The present study location comprising in and around Theni district is known for its endemicity for dengue infection[16] with occurrence of 24 outbreaks[17]. There are growing evidences for the higher positive rates of NS1 antigen during epidemics. More cases with reactive NS1 observed in our study was in accordance with the epidemics of Puducherry[18]. An additional feature in the present study was that the positivity shift (i.e) an increase in the reported positive proportion of dengue cases after performing retrospective NS1 assay was projected. To our knowledge, this was the fruitful attempt made to explain the inappropriateness in performing single diagnostic test for dengue infection that hides a significant proportion of missed out NS1 population. The higher positivity of dengue cases started from July during which the rainfall might be adequate enough to increase the source of mosquito breeding sites. Earlier reports suggested that environmental factors especially the rainfall has crucial role in disease transmission[19],[20].

The present study also validated the reliability of duration of illness mentioned in the Test Request Form as it is conveyed by the patient to the clinicians. The crucial factor for dengue diagnosis is the duration of illness based on which either NS1 or IgM can be tested. Clinicians have to depend on patients for such a vital parameter. Here we elucidated even in 9th day of illness 8.7% NS1 positivity was determined in previously reported IgM negative samples. The circulating NS1 can be detectable in a patient’s blood up to 14th day of illness, however, only the acute phase shows positive for viral RNA. Many articles have suggested NS1 antigen detection as a valuable diagnostic test during the clinical phase where viral RNA is not detectable[21]. Besides, for retrospective studies using stored samples (>one year), NS1 ELISA is highly suggestive. Taking altogether, NS1 assay alone was performed rather than RT-PCR. Apart from duration of illness, there is an overlapping window of declining phase of NS1 antigen and rise in IgM titre exists, during which, the combination of NS1 and IgM testing facilitates enhanced diagnosis rates. The significance of dual testing algorithm was highly justified by the overall positivity of 60.2% which was 46.1% and 48.1% in NS1 alone and IgM alone testing methods respectively. Important and yet another misleading factor is to find out whether the patient is suffering from primary or secondary dengue infection which is not covered in this present study. In that point of view, to get the accurate information, all the three tests (NS1, IgM and IgG) should be performed simultaneously.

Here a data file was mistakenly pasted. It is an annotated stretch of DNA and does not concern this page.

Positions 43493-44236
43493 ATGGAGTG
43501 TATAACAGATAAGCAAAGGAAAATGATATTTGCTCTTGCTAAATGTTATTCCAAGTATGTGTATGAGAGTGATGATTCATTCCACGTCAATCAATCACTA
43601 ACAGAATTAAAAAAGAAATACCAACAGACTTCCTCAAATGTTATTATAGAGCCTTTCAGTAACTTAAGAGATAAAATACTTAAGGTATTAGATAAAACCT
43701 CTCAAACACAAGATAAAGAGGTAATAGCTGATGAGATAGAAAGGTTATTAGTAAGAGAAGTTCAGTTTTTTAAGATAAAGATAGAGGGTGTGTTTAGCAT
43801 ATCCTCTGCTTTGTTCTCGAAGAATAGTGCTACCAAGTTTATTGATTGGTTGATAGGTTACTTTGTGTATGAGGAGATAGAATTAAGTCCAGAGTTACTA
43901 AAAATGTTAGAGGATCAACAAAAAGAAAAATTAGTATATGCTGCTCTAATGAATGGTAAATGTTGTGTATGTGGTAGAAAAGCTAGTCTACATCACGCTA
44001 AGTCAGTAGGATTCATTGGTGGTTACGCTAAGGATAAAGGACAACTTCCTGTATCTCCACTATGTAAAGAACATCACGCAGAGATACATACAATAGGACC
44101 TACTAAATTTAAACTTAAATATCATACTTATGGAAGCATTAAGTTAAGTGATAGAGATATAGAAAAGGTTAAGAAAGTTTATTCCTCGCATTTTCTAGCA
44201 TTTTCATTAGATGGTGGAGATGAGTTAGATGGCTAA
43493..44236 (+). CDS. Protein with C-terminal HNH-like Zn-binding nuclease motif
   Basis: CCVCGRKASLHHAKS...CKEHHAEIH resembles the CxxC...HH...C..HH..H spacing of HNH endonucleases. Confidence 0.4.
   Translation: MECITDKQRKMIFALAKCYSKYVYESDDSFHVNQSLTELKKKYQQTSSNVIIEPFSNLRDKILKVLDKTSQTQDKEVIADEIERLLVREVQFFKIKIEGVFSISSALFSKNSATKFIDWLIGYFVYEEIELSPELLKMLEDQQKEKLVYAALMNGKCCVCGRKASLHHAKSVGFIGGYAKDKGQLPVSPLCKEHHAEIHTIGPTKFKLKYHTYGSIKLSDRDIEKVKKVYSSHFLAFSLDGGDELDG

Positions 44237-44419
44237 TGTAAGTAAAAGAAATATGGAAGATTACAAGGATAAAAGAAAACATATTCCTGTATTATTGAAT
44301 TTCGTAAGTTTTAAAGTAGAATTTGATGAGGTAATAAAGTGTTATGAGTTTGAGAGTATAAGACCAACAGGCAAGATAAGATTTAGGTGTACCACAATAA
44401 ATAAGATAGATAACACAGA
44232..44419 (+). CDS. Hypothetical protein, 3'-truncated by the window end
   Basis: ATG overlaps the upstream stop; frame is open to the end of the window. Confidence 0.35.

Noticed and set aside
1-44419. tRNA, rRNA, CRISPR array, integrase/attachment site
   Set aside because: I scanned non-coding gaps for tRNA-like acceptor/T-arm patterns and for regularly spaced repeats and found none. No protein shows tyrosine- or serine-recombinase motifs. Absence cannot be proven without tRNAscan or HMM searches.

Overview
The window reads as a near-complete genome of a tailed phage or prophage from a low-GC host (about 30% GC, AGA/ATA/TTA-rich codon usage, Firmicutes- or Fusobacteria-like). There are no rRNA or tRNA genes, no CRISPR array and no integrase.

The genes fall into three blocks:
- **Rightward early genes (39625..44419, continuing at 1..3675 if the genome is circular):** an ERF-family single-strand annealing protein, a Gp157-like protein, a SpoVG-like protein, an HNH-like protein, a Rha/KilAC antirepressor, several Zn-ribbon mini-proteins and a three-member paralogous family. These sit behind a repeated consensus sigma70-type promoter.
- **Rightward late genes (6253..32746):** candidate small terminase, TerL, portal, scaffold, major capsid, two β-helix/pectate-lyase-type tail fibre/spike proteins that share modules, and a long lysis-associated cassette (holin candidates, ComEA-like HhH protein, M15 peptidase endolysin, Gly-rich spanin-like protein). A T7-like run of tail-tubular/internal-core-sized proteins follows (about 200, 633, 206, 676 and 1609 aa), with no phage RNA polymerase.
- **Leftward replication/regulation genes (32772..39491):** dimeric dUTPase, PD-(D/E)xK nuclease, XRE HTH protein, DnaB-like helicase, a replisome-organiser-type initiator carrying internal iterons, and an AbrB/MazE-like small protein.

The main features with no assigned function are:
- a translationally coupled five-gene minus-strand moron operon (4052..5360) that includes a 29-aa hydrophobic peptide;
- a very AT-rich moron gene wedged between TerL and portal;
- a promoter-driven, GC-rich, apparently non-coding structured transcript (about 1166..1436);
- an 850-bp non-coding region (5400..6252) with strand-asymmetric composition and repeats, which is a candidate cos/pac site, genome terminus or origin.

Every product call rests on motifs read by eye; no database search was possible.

The present study period started from January 2017 and is limited to the month of October 2017, after which, sample load for dengue diagnosis was rapidly increased that too with low sample volume. Also, such low volume is insufficient for RNA extraction. Hence, NS1 positives determined by this study are not been confirmed by RT-PCR. The findings of this study recommend that this kind of missed out dengue NS1 cases have to be retrospectively monitored at multicentric level.

Conflict of interest statement

The authors declare that there is no conflict of interest.

Foundation project

This study was funded through the Virus Research and Diagnostic Laboratory (VRDL) by Department of Health Research (DHR) and Indian Council of Medical Research (ICMR) (sanction order: VIR/66/2013/ECD-I).

Authors’ contributions

MG conceived of the research hypothesis. MG involved in data collection, performed statistical analysis and manuscript preparation. RS supported the study through critical comments and took part in data compilation. MA and GST contributed on reviewing the manuscript and verified the analytical methods. RS and GST both supervised the findings of this work.

  References Top

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World Health Organization. Dengue: guidelines for diagnosis, treatment, prevention and control. Geneva, Switzerland: WHO; 2009.  Back to cited text no. 2
Lam SK, Burke D, Gubler D, Méndez-Gálvan J, Thomas L. Call for a World Dengue Day. Lancet 2012; 379(9814): 411-412.  Back to cited text no. 3
Shepard DS, Undurraga EA, Halasa YA, Stanaway JD. The global economic burden of dengue: a systematic analysis. Lancet Infect Dis 2016; 16(8): 935-941.  Back to cited text no. 4
World Health Organization. Dengue: guidelines for diagnosis, treatment, prevention and control. Geneva, Switzerland: WHO; 2017.  Back to cited text no. 5